Skeuo-morpha-huh? Yes, it’s a strange word but 2013 has certainly been the year that this lovable graphic style died (with Jony Ive delivering the official final nail in the coffin). If you’re not familiar with the trend, skeuomorphism is a style which attempts to replicate the look of real-world objects in user interfaces.
Here’s a great definition:
“From the calculator that apes its tangible counterpart to the virtual “paper” that comes replete with grain, staples, ruled lines and margins, many of the interfaces we use are digital ghosts of their real-world selves. Painstakingly rendered textures like paper, leather and wood have all, at one time, been all the rage to lend a familiar façade to unfamiliar technologies.” (source)
But slowly this graphic technique has started to fall out of style in favor of ‘flat’ design. Flat design throws away all of the trickery and fuss of skeuomorphism (gradients, dropshadows, reflections, beveled edges etc) and focuses on simple, clean, bright design that ‘flatvocates’ will say pushes functionality ahead of form.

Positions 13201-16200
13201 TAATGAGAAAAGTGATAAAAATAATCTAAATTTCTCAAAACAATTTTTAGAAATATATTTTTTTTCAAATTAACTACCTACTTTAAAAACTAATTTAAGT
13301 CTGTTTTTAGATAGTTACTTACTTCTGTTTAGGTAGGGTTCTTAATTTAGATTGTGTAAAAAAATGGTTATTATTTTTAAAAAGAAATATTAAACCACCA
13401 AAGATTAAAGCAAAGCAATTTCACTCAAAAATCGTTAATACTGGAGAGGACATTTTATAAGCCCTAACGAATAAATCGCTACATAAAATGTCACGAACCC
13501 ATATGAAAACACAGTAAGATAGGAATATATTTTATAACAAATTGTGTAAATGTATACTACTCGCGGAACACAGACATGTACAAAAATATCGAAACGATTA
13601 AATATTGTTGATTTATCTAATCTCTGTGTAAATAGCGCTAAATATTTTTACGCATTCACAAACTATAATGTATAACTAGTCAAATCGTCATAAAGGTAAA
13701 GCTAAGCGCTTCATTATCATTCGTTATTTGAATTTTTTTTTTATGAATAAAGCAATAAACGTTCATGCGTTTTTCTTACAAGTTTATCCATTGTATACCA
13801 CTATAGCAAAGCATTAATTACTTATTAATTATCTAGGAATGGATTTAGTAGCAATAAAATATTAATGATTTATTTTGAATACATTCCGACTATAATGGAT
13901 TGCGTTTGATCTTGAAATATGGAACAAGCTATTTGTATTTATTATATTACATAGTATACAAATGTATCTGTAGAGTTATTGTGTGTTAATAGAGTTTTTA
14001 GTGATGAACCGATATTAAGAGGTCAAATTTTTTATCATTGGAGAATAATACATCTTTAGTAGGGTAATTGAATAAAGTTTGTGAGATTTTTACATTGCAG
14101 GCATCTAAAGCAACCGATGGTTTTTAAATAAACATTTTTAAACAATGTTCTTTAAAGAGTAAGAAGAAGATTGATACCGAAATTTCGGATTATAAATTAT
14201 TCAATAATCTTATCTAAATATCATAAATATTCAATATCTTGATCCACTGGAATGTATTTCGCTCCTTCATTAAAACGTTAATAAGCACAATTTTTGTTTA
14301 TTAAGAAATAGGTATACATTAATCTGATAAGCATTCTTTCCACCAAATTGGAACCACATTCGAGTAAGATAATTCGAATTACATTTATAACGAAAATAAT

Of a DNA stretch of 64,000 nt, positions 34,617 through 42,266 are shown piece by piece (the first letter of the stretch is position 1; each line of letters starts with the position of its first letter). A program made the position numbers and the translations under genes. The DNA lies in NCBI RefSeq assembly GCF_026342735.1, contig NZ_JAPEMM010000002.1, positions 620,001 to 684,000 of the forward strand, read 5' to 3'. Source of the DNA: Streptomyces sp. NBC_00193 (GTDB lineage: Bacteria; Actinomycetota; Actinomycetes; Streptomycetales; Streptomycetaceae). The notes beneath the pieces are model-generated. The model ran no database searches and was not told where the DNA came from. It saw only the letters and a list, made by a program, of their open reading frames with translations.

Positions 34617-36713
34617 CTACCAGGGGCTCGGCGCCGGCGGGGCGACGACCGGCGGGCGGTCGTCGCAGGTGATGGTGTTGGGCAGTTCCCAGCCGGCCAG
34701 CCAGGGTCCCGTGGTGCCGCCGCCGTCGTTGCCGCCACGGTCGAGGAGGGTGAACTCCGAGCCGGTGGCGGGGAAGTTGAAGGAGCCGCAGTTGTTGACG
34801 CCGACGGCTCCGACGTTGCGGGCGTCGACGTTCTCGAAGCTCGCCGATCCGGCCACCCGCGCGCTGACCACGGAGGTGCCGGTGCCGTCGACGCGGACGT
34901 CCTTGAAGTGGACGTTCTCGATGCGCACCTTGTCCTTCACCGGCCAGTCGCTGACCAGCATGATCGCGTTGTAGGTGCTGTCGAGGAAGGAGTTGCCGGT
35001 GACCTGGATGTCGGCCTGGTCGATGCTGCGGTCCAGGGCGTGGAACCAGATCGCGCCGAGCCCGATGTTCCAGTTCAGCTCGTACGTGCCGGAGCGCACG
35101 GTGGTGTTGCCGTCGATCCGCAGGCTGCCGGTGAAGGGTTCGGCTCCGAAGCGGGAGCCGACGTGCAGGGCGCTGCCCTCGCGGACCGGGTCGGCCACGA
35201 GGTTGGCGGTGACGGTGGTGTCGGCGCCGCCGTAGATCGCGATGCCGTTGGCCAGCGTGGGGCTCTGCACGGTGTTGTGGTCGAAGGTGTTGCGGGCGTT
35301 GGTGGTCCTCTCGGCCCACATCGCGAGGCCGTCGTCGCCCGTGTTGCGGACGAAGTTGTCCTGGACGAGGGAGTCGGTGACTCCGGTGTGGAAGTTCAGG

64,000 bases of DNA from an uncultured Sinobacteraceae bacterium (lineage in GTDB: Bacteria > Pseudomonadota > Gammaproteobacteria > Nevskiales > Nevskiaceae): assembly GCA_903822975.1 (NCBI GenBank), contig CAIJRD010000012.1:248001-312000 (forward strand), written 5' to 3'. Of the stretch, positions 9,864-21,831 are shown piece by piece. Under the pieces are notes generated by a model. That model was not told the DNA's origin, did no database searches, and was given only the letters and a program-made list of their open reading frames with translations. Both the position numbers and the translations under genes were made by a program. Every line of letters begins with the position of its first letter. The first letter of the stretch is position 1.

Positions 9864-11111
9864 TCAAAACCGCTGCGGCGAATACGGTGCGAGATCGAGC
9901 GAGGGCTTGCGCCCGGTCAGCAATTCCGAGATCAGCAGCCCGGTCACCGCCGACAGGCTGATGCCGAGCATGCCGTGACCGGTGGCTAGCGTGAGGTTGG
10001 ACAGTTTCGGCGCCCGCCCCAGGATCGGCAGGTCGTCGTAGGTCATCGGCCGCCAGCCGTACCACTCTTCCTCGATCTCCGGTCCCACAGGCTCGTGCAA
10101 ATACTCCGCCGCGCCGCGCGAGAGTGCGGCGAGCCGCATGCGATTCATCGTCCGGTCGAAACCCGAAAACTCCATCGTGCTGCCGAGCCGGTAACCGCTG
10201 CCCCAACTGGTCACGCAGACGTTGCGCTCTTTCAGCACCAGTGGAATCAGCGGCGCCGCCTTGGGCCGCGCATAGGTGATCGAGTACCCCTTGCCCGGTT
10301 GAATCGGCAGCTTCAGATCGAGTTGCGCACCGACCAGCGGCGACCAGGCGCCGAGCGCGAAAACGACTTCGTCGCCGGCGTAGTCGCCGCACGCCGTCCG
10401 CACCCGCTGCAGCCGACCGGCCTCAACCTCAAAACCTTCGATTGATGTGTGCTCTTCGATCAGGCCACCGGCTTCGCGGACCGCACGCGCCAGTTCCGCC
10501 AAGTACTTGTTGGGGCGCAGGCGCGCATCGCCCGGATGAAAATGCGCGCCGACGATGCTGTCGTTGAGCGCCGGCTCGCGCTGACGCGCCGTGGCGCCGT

I believe both styles are beautiful, and offer different functional advantages to the user. For example, a skeuomorphic paper fold in the corner of an ebook is an intuitive way to indicate where to turn the page, but is it more effective than a simple ‘flat’ arrow pointing right? The jury is still out. I believe there’s no ‘right’ or ‘wrong’ way to design something. It all depends on the job, the client and the intended purpose. That being said, it seems almost everybody in design is literally going ‘flat out’.
But it is a little sad to see beautiful skeuomorphism falling out of favor. It’s an incredibly difficult style to get right (perhaps the reason so many designers are fleeing from it?), and when done well, it can be truly breathtaking. So I wanted to put together a little collection of some sexy skeuomorphic design to remind us all of how wonderful it can be.